In the end I’m grateful to Zürich’s “Alice Munro-Abend” for reminding me that I can visit with Munro, in my home and in the original language, any time I wish. In her perfectly-crafted stories, which now fill thirteen volumes, she has never once failed to show up.

But I can’t help wishing that Alice Munro the person – who ironically at this moment is probably at her home in Ontario, only a few hundred kilometres from my hometown, from my family – will have a holiday season as beautiful as the one we enjoy here in Zürich.

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Swiss National Day, Take 2

Here we are again: another August 1; another Swiss National Day.

It’s a good time to think about what’s occurred since last Aug. 1, and how our relationship to this country has changed (or not) during this period.

There have been times over the past year when I’ve felt rather integrated — running the marathon in April was one such instance, because it was something I could do alongside the Swiss, and I had the sense of doing it in a city I knew well and had already logged hundreds of miles in. There have been minor victories, too, in the form of full conversations with shop clerks, tailors, waiters, etc. conducted in German. There are times when I think, maybe I do sort of belong.

But then again, I don’t. Because what often happens is that when I need to go and talk to someone, I rehearse the German version of what I want to say, and then as soon as I’ve said it, the person responds to me in English. There are a few reasons why this might be happening: because the High German I’m speaking is not actually the language that these people are comfortable with  (Swiss German is, but it’s not something you can take classes in); because my “English” accent is ridiculously strong; because Swiss people take pride in the fact that they speak English well, and they enjoy practising it; or because Google Translate has led me to say something ludicrous in German, and my interlocutor wants to prevent me from embarrassing myself further.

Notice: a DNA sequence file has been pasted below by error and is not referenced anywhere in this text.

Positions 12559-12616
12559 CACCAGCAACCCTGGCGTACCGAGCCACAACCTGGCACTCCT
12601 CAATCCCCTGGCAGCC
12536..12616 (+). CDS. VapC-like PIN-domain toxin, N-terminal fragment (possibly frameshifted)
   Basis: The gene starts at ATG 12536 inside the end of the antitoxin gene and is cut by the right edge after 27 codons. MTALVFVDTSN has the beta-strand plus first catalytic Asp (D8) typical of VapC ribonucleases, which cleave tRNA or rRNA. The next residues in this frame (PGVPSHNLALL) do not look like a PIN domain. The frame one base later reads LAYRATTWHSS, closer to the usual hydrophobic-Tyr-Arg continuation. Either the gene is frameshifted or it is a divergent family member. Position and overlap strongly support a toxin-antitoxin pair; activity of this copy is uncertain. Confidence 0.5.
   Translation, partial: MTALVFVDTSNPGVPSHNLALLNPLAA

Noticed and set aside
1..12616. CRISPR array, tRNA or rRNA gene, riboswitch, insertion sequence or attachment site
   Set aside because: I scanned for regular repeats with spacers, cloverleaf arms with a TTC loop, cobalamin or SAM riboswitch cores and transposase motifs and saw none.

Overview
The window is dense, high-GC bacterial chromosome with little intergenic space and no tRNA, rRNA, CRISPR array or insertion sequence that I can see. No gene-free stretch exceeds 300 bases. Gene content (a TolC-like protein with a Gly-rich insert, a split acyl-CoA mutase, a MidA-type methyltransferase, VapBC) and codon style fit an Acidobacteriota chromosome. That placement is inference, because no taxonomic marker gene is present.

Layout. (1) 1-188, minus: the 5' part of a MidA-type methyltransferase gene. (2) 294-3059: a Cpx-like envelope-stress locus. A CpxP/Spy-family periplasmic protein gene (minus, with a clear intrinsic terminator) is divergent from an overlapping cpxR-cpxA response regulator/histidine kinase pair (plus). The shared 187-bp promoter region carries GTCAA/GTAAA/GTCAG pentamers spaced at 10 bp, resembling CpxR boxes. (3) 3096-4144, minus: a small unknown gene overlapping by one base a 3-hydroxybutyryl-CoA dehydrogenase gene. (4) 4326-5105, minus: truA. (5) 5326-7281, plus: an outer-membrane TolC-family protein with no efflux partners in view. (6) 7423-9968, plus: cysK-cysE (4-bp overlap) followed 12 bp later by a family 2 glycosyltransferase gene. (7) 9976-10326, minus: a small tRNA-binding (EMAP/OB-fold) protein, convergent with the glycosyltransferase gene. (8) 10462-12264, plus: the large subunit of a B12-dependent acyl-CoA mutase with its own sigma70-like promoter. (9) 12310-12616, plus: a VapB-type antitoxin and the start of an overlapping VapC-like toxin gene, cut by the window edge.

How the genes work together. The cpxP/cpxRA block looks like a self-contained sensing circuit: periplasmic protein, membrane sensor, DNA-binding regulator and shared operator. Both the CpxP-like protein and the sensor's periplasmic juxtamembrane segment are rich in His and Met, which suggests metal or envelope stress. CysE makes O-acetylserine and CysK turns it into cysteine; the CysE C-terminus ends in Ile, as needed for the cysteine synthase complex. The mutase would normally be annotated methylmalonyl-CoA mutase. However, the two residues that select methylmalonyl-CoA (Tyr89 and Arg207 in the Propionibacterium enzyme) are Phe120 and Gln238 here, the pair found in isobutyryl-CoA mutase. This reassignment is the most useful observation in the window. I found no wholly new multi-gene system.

In any case, the language issue is one that keeps us feeling like outsiders. The permit issue is another — we still have an “L” permit, which is the worst type. It has caused our bank to deny us a Swiss credit card, leading us to continue to rely on our Canadian ones; it causes other companies (like those dealing with cell phones) to demand huge deposits before they will give us a contract; and it makes it very difficult for us to move apartments (which we considered doing after learning that Stelian’s contract was extended and we have the possibility of staying through 2014).

So, in some respects, Switzerland can be a hard place to live in. But in other ways, it is easy: the food — especially the summer produce — is beautiful, excellent jogging trails are practically at my doorstep, the big mountains are only a couple of hours away, and everything is clean, efficient and running on time.